Fidel Expert Colin Kapernick May Have Glossed Over a Few Itty Bitty Atrocities

Further cementing his place as the most hated man in the NFL --- and perhaps America --- San Francisco 49ers quarterback Colin Kaepernick continued sharing his wisdom on social issues and violent leaders prior to playing the Dolphins on their home turf in Miami.

"He said that Castro instituted universal healthcare in Cuba, invested in the education system, supported Nelson Mandela when he was jailed. What a wonderful man. What a wonderful, happy almost Disneyland type, almost Disney character type. And to say that right before you go to Miami," Co-host Pat Gray said, filling in for Glenn on radio.

WATCH: ESPN Anchor Finds Out Kaepernick Didn’t Vote, Teaches QB a Lesson He’ll Never Forget

Kaepernick's assessment may have glossed over a few key details.

"The Washington Post had an op-ed that listed some of the things from Castro's reign. I'm wondering if Kaepernick mentioned any of these things?" Co-host Stu Burguiere mused.

Here are just a few of the atrocities committed by Fidel Castro that should never be forgotten:

• He turned Cuba into a colony of the Soviet Union and nearly caused a nuclear holocaust.

• He sponsored terrorism wherever he could and allied himself with many of the worst dictators on earth.

• He was responsible for so many thousands of executions and disappearances in Cuba, that a precise number is hard to reckon.

Kaepernick's comments did accomplish one thing. They fired up Kiko Alonzo, a linebacker for the Miami Dolphins of Cuban decent, who hit Kaepernick intensely a few times.

Listen to this segment from The Glenn Beck Program:

Below is a rush transcript of this segment, it might contain errors:

PAT: You still have Colin Kaepernick --

STU: Oh, jeez.

PAT: -- who is you such an idiot. I -- he's really -- he's done a really good job of becoming the most hated man in the NFL. And maybe one of the more disliked in America.

STU: Hmm.

PAT: And one of the things he said about Castro was that -- you know, and this is right before he goes to Miami. What an idiot.

STU: Yeah.

PAT: But as Jeffy brought up, his girlfriend is a Black Lives Matter person, right?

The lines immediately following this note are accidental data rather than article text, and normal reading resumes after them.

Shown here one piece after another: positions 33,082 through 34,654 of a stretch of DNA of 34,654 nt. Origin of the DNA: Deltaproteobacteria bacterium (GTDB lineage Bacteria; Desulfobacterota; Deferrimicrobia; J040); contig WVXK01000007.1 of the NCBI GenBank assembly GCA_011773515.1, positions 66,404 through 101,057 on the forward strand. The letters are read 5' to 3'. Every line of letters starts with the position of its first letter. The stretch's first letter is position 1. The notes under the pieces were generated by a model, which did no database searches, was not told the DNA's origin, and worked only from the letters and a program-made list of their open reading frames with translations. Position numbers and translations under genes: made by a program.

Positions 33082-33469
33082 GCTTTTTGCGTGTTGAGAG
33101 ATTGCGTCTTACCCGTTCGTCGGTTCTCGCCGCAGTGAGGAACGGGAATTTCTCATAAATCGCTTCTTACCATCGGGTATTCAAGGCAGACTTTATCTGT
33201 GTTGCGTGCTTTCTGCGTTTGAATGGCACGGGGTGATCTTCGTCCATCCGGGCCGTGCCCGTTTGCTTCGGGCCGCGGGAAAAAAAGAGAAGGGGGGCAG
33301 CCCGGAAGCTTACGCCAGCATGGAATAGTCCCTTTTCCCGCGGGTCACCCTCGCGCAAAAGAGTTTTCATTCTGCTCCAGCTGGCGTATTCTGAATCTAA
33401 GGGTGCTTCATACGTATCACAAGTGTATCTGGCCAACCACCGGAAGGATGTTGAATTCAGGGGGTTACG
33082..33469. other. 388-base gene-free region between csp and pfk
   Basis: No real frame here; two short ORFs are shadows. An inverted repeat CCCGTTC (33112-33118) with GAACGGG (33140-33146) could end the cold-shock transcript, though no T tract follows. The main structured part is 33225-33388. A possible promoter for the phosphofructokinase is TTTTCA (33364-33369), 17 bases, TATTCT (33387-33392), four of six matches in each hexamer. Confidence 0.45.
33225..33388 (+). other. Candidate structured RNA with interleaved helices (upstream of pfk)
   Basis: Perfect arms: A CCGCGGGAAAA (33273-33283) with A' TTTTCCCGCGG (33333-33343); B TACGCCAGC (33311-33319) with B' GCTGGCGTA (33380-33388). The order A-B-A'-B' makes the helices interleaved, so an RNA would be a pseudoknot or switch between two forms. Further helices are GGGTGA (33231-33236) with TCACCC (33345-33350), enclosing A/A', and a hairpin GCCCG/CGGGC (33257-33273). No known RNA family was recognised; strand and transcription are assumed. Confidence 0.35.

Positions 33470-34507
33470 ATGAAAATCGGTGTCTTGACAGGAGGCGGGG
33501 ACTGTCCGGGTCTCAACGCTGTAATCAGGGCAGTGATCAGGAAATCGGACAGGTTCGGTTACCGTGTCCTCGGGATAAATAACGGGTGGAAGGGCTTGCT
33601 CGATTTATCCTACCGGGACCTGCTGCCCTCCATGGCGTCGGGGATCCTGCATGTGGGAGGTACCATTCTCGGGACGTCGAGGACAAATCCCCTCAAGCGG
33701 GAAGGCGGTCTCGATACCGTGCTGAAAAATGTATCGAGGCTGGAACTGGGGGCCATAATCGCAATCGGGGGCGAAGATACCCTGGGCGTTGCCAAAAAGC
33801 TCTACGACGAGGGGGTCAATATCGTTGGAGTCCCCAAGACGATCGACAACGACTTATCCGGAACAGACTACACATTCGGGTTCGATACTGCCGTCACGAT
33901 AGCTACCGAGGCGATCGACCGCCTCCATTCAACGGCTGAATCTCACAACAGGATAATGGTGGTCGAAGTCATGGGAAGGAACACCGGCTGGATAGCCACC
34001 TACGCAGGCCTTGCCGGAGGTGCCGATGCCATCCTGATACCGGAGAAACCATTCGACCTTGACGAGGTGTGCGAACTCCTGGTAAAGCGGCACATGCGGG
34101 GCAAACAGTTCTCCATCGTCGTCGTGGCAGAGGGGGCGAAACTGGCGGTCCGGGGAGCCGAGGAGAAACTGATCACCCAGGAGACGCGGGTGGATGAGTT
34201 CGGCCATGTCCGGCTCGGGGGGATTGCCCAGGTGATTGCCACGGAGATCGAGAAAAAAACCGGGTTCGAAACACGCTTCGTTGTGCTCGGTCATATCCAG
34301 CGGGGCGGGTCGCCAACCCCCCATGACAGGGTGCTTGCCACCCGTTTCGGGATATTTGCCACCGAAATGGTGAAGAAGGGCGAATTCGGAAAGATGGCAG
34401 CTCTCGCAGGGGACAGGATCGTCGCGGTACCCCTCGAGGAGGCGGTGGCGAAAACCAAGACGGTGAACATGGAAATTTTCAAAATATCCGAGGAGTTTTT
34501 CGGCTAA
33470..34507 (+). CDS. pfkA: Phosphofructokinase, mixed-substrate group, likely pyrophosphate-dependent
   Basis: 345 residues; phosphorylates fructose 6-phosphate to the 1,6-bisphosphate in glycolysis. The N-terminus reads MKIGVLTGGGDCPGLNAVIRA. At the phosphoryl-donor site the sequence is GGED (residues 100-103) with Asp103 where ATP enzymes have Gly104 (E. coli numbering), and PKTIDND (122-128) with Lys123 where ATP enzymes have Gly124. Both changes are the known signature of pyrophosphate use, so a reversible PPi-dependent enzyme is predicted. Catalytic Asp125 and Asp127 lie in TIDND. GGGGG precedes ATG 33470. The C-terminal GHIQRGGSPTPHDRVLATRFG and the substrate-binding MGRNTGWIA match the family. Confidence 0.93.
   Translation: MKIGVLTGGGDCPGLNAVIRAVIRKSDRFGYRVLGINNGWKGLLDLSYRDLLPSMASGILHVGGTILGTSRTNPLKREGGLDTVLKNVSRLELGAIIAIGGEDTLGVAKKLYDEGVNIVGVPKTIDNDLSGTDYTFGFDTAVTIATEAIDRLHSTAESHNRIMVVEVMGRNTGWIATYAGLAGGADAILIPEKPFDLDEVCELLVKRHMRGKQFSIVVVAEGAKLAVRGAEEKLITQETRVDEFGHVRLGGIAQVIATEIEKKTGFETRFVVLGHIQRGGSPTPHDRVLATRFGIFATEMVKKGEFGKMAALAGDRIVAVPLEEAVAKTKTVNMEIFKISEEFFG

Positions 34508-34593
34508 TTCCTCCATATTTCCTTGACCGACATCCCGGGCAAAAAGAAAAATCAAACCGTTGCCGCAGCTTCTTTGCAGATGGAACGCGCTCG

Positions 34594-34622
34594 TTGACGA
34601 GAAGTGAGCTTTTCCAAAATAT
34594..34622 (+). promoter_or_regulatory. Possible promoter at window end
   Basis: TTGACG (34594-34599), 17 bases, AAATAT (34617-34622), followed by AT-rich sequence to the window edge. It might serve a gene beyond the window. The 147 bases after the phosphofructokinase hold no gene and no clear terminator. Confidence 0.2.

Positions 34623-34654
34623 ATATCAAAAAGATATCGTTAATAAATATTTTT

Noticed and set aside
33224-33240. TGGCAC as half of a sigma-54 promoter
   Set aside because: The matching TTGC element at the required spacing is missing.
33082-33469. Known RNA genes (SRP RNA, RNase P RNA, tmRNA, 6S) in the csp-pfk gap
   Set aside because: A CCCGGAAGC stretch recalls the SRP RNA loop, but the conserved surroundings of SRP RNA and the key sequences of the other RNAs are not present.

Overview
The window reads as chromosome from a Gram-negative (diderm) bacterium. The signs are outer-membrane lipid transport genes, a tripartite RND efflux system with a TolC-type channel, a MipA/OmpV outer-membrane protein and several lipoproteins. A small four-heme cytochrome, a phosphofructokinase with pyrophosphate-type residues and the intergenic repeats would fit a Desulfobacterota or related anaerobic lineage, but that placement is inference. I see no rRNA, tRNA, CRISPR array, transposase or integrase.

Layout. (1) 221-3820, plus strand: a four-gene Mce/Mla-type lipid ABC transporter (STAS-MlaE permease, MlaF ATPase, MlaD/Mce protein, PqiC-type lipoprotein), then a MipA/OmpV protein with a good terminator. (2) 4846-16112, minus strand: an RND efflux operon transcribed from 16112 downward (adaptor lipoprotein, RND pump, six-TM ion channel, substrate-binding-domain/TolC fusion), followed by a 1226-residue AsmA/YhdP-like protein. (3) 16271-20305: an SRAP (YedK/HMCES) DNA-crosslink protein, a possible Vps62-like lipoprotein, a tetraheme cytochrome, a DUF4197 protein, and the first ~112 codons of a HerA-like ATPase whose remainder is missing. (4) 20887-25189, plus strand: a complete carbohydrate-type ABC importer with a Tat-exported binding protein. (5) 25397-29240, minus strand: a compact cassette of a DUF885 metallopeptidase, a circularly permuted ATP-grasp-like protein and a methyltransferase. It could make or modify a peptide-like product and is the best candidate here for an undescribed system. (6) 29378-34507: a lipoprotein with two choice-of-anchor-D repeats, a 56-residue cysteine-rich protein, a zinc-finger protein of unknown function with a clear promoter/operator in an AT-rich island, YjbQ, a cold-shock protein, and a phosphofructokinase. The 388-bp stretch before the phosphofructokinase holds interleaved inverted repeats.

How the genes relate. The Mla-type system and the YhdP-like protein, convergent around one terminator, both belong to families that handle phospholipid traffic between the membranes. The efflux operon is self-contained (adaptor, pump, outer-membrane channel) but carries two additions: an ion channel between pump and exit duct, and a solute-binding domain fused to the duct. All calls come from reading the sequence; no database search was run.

JEFFY: Yeah. Nessa, I think, the D.J. I'm pretty sure that's her.

PAT: You want to bet he gets all his information form her. Because I don't remember Colin Kaepernick doing any of this before. Was he? I mean, he wasn't showing up at press conferences in a Malcom X T-Shirt before. He wasn't doing this kneeling thing.

STU: No. This is all -- most of that is this year. He had some stuff I remember early on about how, don't judge me on my tattoos. He was one of those guys.

JEFFY: Yeah.

PAT: Yes.

STU: Your whole tattoo stance is important, I'm sure. But it was like that type of thing, where it was somewhat implied.

PAT: Right. But it wasn't really radical social kind of things.

STU: No.

PAT: He said the Castro instituted universal health care in Cuba, invested in the education system, supported Nelson Mandela when he was jailed. What a wonderful man. What a wonderful happy almost Disneyland type -- almost Disney character type. And to say that right before you go to Cuba --

JEFFY: Miami.

PAT: Or, Miami. Is just unbelievable to me. But at least it fired up Kiko Alonzo, the linebacker for the Miami Dolphins.

STU: Oh, really?

PAT: Oh, yeah. Yeah. He was -- and he had a great game against Colin Kaepernick. Kaepernick had a decent game too. But Kiko Alonzo hit him a few times I think a little extra intensely and said there was very bad blood between them.

JEFFY: I bet.

STU: The Washington Post had an op-ed that listed -- I'm wondering if Kaepernick mentioned any of these things.

Mentioned some of the things from Castro's reign: He turned Cuba into a colony of the Soviet Union and nearly caused a nuclear holocaust.

PAT: He did not mention that, no.

STU: He sponsored terrorism wherever he could and allied himself with many of the worst dictators on earth. Was that something --

PAT: I don't remember that part either. No.

STU: He was responsible for so many thousands of executions and disappearances in Cuba, that a precise number is hard to reckon. Is that --

PAT: No, he didn't mention that part.

STU: He brooked no dissent and built concentration camps and prisons at an unprecedented rate. Which is a pretty amazing sentence.

PAT: Yeah.

STU: And this is -- we've talked to people who have studied this before. This is actually true, especially when it comes to a percentage of population. You can find there are atrocities in Cuba, at times as bad or worse than some of the ones you would think of when you think of genocides. Really horrific.

PAT: Well, yeah, but he instituted health care. You're just looking at the negatives of the guy. Not the entirety of his life.